Nearby in a separate room was an enchanting large installation from a glass artist, Etsuko Ichikawa, a quite hypnotic effect using films of the fire she used to create glass projected on egg-like surfaces... and all surrounded by walls covered with the incredible burn marks of glass on paper (looked to be watercolor paper), a calligraphy of glass-making mark-making. She literally "paints" the paper surface with molten glass creating "pyrographs" or ethereal drawings with the smoke and fire that look like a secret ancient symbology or writing which as I stood looking, made my mind try to interpret while my heart just accepted it. Very beautiful. Interesting to note is that she is making new art out of her basic artform of glass, capturing the process and stretching that itself into becoming works of art.
The third floor holds a collection of antique American quilts from 1800 to 1900's. The workmanship and hours to construct these lovely well-loved and well-used works of art was breathtaking considering that most were all hand done stitching, some made at a time without the benefit of modern lighting. Outstanding applique work on several. And a few astounding examples of extreme patience, such as the quilt that was pieced in 1 inch squares of fabric which were themselves made of 9 tiny patches of different fabrics stitched together...and a quilt called a "string" quilt because the strips of fabric are so small.
I loved the part that "recycling" or "repurposing" played in these various artworks: the basketmakers use of found natural materials and found manmade objects, the glass artist taking a new look at her process and interpretation, recycling that into art, the quiltmakers reuse of clothing or other fabrics into wonderful new quilts that surely rested on someone's bed and wrapped someone up in love. These exhibits are highly recommended. I came away with great respect for the dedication to their art, expertise and creativity of the various artists, and inspired to keep experimenting and think of new ways to use different materials...
Wednesday, February 11, 2009
I visited the revitalized Columbia City sector of Seattle with a small circle of friends the other day. We enjoyed two galleries and a delicious lunch at Geraldine's on the corner.
Columbia City Gallery is an artist's co-op with a mix of art: encautics, enamels, paintings, jewelry, small fiber works, and some wonderful 3D recycled map-paper constructed figures.
The most eye catching exhibit was in their Guest Gallery, "Retablos: Mexican Folk Art" by three brothers: Daniel, Hugo, Daniel & Luis Angel Vilchis from Mexico City who have international recognition as well as their famous father. Their's was a charming collection of oil paintings on sheet metal (about 10"x10") that depicted ordinary daily problems of living (we all seemed to notice the viagra ones!) and giving thanks to an intervening saint for their help. The miracle stories were captured both in the picture and short summary in handwritten words in the bottom of the paintings. I liked the way the words and pictures blend together and the real stories they tell. Learn more about this Mexican painting tradition by visiting the gallery website, or better yet going to the gallery itself. Go here to see the gallery web page.
Gather is a smaller gallery but had an interesting exhibit called 100 Dresses. The artist, Kumiko Ishida, made 100 one-of-a-kind little girl dresses using reclaimed textiles all displayed on hangers against one wall. I had to laugh and could relate, as I overheard a nearby conversation, one woman saying to another, "now, see! this does justify my 35 years of collecting in my basement... look what she did with recycled textiles."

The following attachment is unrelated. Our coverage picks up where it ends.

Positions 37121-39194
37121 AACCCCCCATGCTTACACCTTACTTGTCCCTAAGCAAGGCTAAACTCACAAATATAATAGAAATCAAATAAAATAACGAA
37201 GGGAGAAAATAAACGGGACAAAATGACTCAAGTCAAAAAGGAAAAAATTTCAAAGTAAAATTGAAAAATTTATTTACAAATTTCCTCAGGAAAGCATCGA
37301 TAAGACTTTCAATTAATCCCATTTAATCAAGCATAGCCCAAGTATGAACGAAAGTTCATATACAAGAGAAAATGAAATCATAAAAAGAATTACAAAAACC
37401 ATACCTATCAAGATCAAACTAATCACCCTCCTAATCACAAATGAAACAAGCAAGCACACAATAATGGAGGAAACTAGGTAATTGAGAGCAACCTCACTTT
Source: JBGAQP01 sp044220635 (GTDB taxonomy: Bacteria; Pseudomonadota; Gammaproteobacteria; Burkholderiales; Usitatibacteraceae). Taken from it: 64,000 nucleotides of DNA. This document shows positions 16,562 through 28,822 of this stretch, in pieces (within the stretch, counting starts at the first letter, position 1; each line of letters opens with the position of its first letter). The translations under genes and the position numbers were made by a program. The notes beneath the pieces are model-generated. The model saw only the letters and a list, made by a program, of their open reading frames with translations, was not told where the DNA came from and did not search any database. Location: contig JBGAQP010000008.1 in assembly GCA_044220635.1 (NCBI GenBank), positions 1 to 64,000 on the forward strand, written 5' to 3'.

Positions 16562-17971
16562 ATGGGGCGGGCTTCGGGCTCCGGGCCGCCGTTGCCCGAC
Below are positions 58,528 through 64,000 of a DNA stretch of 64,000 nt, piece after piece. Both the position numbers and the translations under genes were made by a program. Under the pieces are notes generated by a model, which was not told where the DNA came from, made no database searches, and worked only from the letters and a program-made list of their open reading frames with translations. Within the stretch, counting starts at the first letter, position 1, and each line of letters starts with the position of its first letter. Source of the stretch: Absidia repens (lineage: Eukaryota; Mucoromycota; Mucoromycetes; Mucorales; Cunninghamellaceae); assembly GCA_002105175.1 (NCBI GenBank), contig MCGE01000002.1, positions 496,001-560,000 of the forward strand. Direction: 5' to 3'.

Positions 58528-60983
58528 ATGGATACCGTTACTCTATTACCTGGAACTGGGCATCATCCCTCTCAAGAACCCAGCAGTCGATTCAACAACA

Tuesday, February 10, 2009
Sunday, February 8, 2009
On a foggy gray Sunday morning from the Northwest, here is a wonderful video of Powerful Ocean Waves with exquisite music/Gregorian chanting I found on You Tube... it is relaxing to take these few minutes to imagine being in the altar of nature at the beach, breathing in the sea air and just listening and mingling in the spaces between the endless waves... at peace.
Thursday, February 5, 2009
"But in my head I still feel like I'm in my 20's...." from my mother in her 80's looking in the mirrorIf you listen and observe enough you can pick up gems of wisdom from everyone. A quotation doesn't have to be from someone famous or published (such as "I sing the body electric" by Walt Whitman). Everyone, including yourself, if you listen hard enough, offers something you can learn. The two lines I used as quotes ran through my head as I thought of posting another recent junk mail collage from my daily art-a-day journal.
I've recently restarted going to the Y for various exercise classes, and feel as though there are muscles re-awakening that I'd forgotten or maybe didn't even know existed. Ouch! I am very sore, yoga, weightlifting and cardio (oh, and tango lessons) has got me moving and re-energized but tired. The paradox of feeling really tired, but better is always a wonder. I am focusing more on building strength and flexibility first.... a good thing to do as I sage into elder age, since I don't want to be rigid in any sense of the word!
Monday, February 2, 2009
Going through my books to read, I recently finally began The Poisonwood Bible by Barbara Kingsolver (An Oprah book). An excellent read, and thought provoking. Set in Africa, in the Belgium Congo during it's fight for independence, with the CIA involvement and interference.... it focuses on the lives of 4 girls and their mother tied to a hell-fire preacher on a mission to change the people, the cultural and economic chasms in place which are exacerbated, and how Africa instead changes them over time. A very haunting description of some of the challenges of Africa that continue today, the poverty, disease, and conflict, how to benefit themselves from their rich resources.
This brings me to my African Mosaic created today from pictures I took with permission at African Mama's shop in Bothell, WA. African Mama is the delightful Atieno (second row, second photo from left) who is from Kenya (same village as Obama) and is closing her shop (after having a shop in Seattle area for many years) and returning to her homeland to establish a homestead that will support and send to public school 100 orphan girls... She was in DC at the inauguration and is inspired by Obama's call to service, and so is becoming an inspiration herself. The charming Wambua who assists in the shop is in the photo next to hers. The shop will close end of February, for those in the Puget Sound area who are able to stop in to see the wonderful fibers, art, music and more. I stumbled upon her shop on a day out wandering with a friend. You never know where you will end up......